Why Web Designers Charge What They Do
The cost of a designing a website can differ greatly from company to company. Thanks to that difference, people can struggle with understanding why websites cost what they do. That’s what we’re going to get to the root of: the thought processes, logic, variables, and most importantly the math that goes into pricing web design and development services. We’re going to focus on custom web design and development for the purpose of this conversation. Squarespace and other do-it-youself web platforms certainly have their place, their pricing models are straightforward and easy to understand, but come at the cost of 100% customization. Now, the custom side of web design and development is not as easy to understand and that’s what we’re going to talk about.
Basic Website Components and Costs
On average, the following figures can be applied to estimating the cost of a website:
- Domain Name – $15/year
- Hosting – $150-400 a year (depending on needs)
- Web Planning, Design and Development Time – 60+ hours
- Continued Website Maintenance – $1000 a year and up (depending on needs)
- Marketing Your Website Online – $750 a month and up
How Do You Calculate the Cost of a Web Project?
The question, “how do you price out a web design project?”, has several answers so I’ll speak for our processes at Oak City Tech . Similar processes are followed by reputable web agencies we work with, so I feel there is validity there. We’re going to focus on the most common trade money for time. Add on to that additional expenses, such as domains, hosting, photography and so on, and you’ve got your total cost.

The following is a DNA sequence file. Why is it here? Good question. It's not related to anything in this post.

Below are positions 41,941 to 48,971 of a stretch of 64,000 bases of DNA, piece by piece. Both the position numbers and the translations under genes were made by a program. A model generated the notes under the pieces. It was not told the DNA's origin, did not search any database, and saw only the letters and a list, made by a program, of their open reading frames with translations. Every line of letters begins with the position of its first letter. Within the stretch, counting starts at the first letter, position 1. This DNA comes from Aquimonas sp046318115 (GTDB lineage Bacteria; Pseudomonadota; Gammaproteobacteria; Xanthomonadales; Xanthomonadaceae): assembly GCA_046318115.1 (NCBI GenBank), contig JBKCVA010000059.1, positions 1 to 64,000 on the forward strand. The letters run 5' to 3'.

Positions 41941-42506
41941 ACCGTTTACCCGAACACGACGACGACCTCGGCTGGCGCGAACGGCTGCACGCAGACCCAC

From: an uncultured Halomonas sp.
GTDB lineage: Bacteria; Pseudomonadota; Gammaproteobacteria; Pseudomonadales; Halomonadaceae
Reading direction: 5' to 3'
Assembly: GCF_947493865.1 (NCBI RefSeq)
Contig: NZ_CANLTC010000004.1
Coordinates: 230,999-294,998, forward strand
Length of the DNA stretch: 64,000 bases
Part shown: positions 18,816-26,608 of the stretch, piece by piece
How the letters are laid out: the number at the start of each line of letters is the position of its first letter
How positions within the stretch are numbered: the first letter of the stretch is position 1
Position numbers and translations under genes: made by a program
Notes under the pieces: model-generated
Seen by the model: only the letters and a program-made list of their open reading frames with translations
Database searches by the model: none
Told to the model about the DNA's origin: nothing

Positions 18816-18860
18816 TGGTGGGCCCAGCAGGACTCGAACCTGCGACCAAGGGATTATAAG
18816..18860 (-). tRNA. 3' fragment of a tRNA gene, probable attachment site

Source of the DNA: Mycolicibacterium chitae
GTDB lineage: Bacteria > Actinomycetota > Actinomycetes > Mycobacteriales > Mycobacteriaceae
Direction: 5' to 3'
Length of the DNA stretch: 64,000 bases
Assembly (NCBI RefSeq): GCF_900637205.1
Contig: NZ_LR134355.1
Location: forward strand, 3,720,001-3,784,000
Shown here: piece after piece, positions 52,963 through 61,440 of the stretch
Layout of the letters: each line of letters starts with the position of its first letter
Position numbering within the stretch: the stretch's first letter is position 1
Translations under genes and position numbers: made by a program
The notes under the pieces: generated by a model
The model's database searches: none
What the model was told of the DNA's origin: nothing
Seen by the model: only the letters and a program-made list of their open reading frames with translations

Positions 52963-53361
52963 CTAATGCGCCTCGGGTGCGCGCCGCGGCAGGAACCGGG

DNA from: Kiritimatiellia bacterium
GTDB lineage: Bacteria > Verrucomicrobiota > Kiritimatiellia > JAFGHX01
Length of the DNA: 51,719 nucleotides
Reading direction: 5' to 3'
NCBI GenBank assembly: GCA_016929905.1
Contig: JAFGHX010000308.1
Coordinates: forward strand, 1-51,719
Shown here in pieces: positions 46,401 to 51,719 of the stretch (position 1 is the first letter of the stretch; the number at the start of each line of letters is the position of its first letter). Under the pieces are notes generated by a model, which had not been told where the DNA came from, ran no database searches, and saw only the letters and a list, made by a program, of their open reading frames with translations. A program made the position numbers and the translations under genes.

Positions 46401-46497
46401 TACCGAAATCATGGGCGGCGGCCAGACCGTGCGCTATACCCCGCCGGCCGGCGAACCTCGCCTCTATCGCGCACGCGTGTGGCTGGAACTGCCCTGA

Time + Expenses = Project Cost
Seems pretty straightforward, right? Then why will you get 5 different quotes from 5 different agencies on the same project?
Why Web Design Quotes Vary So Much
Web design quotes vary so much from agency to agency because of two key variables – hourly rate and the hours required to complete the project. To give you a quick example; if two agencies estimate 100 hours for initial development time, but their hourly rates are $50/hr vs. $100/hr, then you’re going to get a large variance in cost for that particular item. Remember, that’s only if one of the two variables changes.
Understanding Hourly Rate
So why exactly do web agencies have such widely ranging hourly rates? That’s answerable and depends on a few factors:
- the quality of work they do
- how established the designer is
- tried and true supply and demand
- the overhead of the agency and similar factors
Our hourly rate at Oak City Tech is $130/hr. The method to which we arrived at our hourly rate is a logical and ethical one. So, why $130 an hour and not $120 or $140? When we factor in items such as: salaries, sick days, vacation time, overhead(office, software, hardware, etc), health benefits costs, the agencies’ percentage of billable time, holiday time, etc, we naturally come to a formula.
It’s actually quite simple math. We wanted to pay an average employee salary of $60K across the board – a totally reasonable salary, if a little low in our industry and market. The quality of work we do at Oak City Tech and the fact we have a growing client and project list supports that decision.
It boils down to this: we’re charging that hourly rate so we can pay our team members a reasonable salary(they deserve more, in my opinion). We’re not charging that amount to gouge our clients and we’re not picking random numbers out of thin air. Our clients want to pay their employees fairly and create a sustainable business – so do we.
Complexity & Completion Time
The second big variable in figuring out project cost is the hours it will take to complete the work. I feel like this is the largest area of confusion between web designs/developers and their clients. There is no such thing as “a simple login area”. If a client hasn’t worked in or on a web project before, there is a good chance they don’t have the background knowledge or understand the amount of work that can go into a seemingly simple feature request like “a simple login area”.